Criminals are exploiting the chaos caused by Japan's deadliest earthquake in a decade by stealing and defrauding vulnerable residents, particularly the elderly, police warned yesterday.
Niigata, a rice-growing province 200km northwest of Tokyo, was hit on Oct. 23 by a tremor of 6.8 on the Richter scale followed by hundreds of aftershocks, killing 39 people including victims of stress.
The quake has signalled an opportunity for criminals who have shifted to Niigata in the hope of making a quick profit in the region where some 17,000 people are still living in shelters, police said.
"We are urging residents to be on the alert as some people are trying to take advantage of the disaster," a Niigata police spokesman said.
Police announced that a 100-strong patrol squad, named Team Snow Camellia after the prefecture's flower, has been assigned to prevent crime related to quake victims.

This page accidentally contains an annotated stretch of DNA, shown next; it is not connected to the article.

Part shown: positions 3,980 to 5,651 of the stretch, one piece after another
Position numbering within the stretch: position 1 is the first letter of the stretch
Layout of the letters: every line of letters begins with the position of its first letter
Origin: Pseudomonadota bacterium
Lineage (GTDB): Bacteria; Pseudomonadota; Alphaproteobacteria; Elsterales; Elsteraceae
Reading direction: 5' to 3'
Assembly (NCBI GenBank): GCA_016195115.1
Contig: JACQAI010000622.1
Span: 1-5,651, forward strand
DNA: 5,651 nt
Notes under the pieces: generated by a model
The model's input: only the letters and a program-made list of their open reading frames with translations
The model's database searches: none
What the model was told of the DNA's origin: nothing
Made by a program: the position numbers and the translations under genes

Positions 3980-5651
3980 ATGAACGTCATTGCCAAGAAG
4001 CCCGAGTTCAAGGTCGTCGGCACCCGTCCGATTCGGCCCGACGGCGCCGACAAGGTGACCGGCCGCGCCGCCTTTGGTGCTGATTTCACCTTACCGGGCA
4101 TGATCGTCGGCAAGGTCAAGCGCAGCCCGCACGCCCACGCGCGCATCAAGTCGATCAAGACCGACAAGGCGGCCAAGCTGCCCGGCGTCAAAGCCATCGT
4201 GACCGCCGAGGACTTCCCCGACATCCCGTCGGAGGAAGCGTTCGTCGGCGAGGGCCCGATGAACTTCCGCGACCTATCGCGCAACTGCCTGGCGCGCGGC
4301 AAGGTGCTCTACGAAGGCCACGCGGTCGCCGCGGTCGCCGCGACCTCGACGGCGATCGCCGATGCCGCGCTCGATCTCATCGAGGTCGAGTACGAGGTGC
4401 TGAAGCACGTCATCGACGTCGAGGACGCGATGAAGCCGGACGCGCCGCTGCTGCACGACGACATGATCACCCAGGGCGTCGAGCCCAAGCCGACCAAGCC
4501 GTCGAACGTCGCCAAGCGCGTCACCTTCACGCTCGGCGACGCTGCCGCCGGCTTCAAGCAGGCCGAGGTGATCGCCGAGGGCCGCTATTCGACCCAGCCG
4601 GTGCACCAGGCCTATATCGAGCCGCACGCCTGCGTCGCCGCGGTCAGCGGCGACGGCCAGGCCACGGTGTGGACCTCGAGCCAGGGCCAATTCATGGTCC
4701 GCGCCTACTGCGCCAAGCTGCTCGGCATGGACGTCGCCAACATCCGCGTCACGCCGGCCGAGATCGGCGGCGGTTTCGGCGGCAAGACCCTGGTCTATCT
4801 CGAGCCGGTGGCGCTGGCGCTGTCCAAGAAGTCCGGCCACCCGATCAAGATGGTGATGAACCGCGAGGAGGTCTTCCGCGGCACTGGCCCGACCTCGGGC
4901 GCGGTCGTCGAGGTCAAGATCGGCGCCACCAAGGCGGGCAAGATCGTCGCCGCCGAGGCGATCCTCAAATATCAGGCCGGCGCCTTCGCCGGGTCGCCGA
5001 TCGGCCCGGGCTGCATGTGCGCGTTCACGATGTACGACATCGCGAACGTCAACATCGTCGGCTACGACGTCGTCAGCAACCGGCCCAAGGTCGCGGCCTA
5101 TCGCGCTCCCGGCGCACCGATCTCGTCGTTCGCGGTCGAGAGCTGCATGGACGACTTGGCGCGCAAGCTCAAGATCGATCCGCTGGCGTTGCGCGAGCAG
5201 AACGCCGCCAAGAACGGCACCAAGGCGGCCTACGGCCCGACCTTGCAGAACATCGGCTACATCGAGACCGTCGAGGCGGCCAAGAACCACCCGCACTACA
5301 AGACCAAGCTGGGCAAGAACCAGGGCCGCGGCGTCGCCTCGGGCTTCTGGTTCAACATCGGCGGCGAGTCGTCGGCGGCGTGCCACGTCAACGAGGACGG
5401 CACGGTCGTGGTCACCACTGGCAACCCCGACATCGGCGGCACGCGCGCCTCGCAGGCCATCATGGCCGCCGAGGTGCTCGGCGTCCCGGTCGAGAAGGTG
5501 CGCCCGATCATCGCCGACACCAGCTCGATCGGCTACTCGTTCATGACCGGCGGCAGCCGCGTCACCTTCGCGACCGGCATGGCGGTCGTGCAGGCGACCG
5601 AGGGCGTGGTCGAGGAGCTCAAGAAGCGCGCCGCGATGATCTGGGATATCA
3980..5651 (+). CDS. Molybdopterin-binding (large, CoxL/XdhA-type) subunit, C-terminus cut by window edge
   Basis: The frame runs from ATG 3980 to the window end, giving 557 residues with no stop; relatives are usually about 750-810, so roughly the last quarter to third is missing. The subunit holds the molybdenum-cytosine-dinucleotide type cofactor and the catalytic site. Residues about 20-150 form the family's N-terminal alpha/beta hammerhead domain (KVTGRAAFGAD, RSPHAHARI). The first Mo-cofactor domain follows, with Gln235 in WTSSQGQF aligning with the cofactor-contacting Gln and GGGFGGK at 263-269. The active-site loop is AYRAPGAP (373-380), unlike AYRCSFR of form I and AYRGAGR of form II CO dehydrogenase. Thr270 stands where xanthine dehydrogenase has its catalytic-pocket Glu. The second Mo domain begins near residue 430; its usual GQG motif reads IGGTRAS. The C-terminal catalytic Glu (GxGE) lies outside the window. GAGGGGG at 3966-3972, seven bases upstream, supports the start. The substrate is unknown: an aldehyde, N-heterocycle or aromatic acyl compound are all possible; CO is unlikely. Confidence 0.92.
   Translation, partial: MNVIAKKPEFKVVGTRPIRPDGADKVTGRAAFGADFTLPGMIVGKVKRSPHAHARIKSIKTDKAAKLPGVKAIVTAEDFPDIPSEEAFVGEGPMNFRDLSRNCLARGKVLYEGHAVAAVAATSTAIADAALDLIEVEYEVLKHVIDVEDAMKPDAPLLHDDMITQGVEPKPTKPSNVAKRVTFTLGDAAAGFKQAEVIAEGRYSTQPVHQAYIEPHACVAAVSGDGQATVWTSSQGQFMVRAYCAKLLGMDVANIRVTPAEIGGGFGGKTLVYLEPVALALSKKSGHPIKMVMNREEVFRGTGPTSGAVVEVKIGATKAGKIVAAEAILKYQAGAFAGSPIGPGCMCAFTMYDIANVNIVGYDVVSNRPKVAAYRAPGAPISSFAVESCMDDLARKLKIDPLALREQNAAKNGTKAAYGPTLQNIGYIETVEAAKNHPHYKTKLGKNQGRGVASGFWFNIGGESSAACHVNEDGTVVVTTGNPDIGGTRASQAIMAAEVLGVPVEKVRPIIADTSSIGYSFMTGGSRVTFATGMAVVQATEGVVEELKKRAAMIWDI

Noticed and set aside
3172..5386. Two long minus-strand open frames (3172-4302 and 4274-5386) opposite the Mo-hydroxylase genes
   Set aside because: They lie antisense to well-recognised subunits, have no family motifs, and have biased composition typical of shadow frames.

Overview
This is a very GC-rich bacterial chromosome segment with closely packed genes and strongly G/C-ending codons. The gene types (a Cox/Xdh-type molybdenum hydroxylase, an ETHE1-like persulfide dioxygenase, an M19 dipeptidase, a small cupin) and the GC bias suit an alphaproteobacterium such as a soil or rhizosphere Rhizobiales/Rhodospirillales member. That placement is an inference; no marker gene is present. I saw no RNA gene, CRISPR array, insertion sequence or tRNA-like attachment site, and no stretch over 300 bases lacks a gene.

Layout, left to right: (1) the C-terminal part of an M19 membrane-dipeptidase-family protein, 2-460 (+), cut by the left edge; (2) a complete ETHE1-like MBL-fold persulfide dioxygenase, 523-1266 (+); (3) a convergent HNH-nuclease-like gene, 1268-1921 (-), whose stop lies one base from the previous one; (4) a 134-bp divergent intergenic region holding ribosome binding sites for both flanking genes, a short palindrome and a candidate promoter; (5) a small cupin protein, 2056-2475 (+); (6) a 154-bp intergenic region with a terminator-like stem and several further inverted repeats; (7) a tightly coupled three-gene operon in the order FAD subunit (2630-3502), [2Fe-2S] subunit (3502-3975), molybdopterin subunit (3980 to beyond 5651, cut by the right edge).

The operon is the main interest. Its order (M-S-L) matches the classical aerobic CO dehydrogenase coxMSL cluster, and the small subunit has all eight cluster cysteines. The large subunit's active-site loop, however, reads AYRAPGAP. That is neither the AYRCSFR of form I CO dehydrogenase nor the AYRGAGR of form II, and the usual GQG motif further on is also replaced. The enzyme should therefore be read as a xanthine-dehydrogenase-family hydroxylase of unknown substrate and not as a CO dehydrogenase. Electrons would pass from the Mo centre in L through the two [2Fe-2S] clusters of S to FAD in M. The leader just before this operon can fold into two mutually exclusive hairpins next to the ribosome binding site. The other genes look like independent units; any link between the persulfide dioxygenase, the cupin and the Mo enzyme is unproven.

The squad is part of 2,000 police personnel mobilized in Niigata to handle activities related to the quake including traffic control and reconstruction work.
Police said they have received 24 formal reports of crime since the first tremor struck, including thefts at shelters and deserted homes and telephone scams designed to trick the elderly out of their savings by pretending to be a relative or an official. In the Niigata town of Yamato, a man in his 50s was defrauded of three million yen (US$28,300) by a telephone swindler last month.
The call began with a woman saying, "Dad, I ran over some people. What should I do?" Another man immediately came on the line identifying himself as part of Japan's de facto army, the Ground Self-Defense Force.
"Your daughter injured two high school students, both of them in critical condition. Hospitals are full due to the quake and traffic is paralyzed," the man said, according to police.
The swindler went on to say he would send a helicopter to airlift the injured students thanks to the intervention by a secretary of Prime Minister Junichiro Koizumi.
"Since this case cannot be covered by medical insurance, could you remit money to the bank account I give you now," the swindler said.
In another case, police on Monday found that a 27-year-old criminal suspect had sneaked into a shelter in Ojiya city by pretending to be a volunteer.